Obama orders plan to address antibiotic resistance

Sept. 22, 2014

Last week, President Obama issued an executive order directing the government to create a national strategy to battle antibiotic-resistant organisms by early next year. The order creates a government task force and a presidential advisory council dedicated to addressing antibiotic resistance. It also calls for new regulations to oversee the use of antibiotics in hospital settings, and urges more effective tracking of antibiotic use and the development of new antibiotics and lab tests.

Commenting on the presidential order, Centers for Disease Control and Prevention (CDC) director Tom Frieden, MD, MPH, calls antibiotic resistance “an urgent health threat and a threat to our economic status as well.” The CDC has linked antibiotic-resistant infections to approximately 23,000 deaths and two million illnesses each year in the United States. According to White House sources, the cost to the American economy, when lost productivity is figured into the equation, approaches $20 billion annually.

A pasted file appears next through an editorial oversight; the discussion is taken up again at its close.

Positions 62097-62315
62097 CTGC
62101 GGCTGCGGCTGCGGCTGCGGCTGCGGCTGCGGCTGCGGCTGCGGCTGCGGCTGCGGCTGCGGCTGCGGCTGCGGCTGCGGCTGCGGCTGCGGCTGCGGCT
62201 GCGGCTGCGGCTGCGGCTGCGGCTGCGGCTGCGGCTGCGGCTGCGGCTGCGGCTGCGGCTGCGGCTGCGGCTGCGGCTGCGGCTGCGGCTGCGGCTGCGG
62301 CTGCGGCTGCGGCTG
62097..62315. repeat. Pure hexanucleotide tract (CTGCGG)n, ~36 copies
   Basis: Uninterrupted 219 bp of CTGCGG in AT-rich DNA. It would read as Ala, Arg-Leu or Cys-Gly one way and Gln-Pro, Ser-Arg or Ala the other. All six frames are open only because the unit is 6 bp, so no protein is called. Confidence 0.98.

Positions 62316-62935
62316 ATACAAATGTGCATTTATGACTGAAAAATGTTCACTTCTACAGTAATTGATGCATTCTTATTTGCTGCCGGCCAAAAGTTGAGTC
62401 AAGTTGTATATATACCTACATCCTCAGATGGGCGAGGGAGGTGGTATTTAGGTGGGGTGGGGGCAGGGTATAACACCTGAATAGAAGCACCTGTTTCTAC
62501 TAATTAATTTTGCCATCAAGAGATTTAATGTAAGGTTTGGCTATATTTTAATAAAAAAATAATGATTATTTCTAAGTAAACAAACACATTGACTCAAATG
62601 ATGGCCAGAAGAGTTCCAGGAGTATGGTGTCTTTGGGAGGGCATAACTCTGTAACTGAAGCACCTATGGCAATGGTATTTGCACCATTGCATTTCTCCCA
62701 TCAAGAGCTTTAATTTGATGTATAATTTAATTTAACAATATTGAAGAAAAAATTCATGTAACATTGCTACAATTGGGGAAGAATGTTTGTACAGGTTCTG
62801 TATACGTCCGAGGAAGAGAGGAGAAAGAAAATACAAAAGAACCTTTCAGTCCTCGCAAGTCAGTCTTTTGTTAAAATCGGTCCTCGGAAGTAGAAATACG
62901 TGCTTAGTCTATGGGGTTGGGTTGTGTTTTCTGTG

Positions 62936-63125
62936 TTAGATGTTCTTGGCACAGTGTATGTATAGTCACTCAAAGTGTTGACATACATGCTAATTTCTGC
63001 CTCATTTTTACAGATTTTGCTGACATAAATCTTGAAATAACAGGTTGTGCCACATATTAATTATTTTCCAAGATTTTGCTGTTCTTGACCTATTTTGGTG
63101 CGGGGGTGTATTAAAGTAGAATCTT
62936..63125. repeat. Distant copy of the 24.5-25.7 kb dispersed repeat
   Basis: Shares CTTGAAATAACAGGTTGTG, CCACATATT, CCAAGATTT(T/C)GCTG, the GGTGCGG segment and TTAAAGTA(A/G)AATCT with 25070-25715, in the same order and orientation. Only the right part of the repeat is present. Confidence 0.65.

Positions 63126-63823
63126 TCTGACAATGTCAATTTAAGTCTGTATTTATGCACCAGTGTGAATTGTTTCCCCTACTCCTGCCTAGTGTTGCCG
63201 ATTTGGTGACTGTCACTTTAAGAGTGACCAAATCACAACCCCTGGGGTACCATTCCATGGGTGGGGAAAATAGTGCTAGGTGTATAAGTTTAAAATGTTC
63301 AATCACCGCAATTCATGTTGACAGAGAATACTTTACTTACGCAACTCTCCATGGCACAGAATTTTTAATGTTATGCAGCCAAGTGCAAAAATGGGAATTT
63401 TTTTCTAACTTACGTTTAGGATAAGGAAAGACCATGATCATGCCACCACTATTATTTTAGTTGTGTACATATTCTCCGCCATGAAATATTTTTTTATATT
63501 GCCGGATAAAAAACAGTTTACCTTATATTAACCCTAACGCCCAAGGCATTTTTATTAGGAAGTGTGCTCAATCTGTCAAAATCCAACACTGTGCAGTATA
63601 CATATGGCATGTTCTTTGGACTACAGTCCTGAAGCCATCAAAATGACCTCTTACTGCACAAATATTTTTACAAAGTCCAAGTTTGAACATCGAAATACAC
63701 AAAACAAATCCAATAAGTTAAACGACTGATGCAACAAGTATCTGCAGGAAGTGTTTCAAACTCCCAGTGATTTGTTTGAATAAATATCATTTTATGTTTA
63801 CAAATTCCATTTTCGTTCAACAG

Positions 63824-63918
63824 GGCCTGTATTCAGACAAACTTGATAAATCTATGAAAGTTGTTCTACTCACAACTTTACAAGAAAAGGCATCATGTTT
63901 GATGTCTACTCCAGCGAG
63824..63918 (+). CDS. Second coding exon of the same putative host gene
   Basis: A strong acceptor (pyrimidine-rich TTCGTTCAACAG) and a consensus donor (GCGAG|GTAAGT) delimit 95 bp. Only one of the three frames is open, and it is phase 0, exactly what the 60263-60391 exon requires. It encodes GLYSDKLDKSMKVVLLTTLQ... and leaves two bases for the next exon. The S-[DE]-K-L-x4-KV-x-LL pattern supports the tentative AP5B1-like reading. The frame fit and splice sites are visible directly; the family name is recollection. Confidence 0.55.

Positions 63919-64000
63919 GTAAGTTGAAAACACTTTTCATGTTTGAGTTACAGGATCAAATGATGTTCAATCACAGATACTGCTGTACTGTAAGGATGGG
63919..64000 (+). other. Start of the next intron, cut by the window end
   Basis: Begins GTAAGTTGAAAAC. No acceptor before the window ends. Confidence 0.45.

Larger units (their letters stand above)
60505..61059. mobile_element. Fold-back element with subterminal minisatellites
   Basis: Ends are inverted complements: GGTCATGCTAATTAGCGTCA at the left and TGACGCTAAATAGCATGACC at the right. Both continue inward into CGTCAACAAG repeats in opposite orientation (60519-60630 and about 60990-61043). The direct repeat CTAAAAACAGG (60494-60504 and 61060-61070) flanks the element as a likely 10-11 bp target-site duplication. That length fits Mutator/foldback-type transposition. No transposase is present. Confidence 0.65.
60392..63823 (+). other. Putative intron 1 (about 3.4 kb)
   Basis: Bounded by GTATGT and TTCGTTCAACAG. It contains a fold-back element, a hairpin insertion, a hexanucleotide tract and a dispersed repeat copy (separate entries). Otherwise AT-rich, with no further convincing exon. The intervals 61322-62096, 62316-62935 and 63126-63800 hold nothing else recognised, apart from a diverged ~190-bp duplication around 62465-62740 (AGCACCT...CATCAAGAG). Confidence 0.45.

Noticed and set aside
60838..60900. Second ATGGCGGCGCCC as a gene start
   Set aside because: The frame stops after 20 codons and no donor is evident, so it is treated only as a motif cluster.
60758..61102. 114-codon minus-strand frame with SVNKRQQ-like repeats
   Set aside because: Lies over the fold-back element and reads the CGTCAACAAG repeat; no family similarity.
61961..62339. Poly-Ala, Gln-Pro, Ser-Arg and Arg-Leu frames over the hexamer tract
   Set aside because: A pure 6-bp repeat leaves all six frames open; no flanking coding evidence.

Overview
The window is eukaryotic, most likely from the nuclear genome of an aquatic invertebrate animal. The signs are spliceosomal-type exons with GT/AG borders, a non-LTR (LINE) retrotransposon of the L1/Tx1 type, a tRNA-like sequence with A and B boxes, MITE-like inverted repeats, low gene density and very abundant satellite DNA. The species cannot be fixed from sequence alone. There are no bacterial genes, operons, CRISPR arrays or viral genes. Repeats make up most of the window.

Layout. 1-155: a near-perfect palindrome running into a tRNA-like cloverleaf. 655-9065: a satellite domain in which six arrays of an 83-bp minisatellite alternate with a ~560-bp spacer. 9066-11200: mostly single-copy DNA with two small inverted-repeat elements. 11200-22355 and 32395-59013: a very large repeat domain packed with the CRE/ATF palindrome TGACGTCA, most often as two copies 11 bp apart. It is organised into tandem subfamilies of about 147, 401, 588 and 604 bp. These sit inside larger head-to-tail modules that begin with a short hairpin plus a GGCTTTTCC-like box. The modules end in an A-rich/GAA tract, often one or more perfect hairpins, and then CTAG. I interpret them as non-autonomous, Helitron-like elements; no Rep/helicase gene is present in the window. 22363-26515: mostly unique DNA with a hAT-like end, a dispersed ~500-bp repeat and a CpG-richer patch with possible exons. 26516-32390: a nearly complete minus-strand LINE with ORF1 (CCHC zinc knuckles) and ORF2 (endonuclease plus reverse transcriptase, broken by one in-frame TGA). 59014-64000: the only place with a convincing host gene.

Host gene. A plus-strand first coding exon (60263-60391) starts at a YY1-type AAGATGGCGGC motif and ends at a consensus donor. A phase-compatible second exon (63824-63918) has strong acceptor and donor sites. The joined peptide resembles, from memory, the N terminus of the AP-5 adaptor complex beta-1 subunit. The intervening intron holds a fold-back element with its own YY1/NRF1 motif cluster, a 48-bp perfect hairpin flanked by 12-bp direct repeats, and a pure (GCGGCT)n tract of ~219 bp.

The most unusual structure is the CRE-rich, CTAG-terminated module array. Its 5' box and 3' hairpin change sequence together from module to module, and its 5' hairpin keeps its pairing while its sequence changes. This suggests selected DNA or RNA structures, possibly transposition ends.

One issue that has emerged as controversial with regard to this topic is the use of antibiotics in animals that are processed for meat. Some advocacy groups have urged the president to limit the use of antibiotics for disease prevention in animals held in crowded conditions. The executive order notes that the Food and Drug Administration (FDA) is already encouraging the phasing-out of “agricultural use of medically important antibiotics for growth-promotion purposes” and instructs the agency to continue doing so, but it does not address other uses of antibiotics in food animals. Read the executive order.

Read more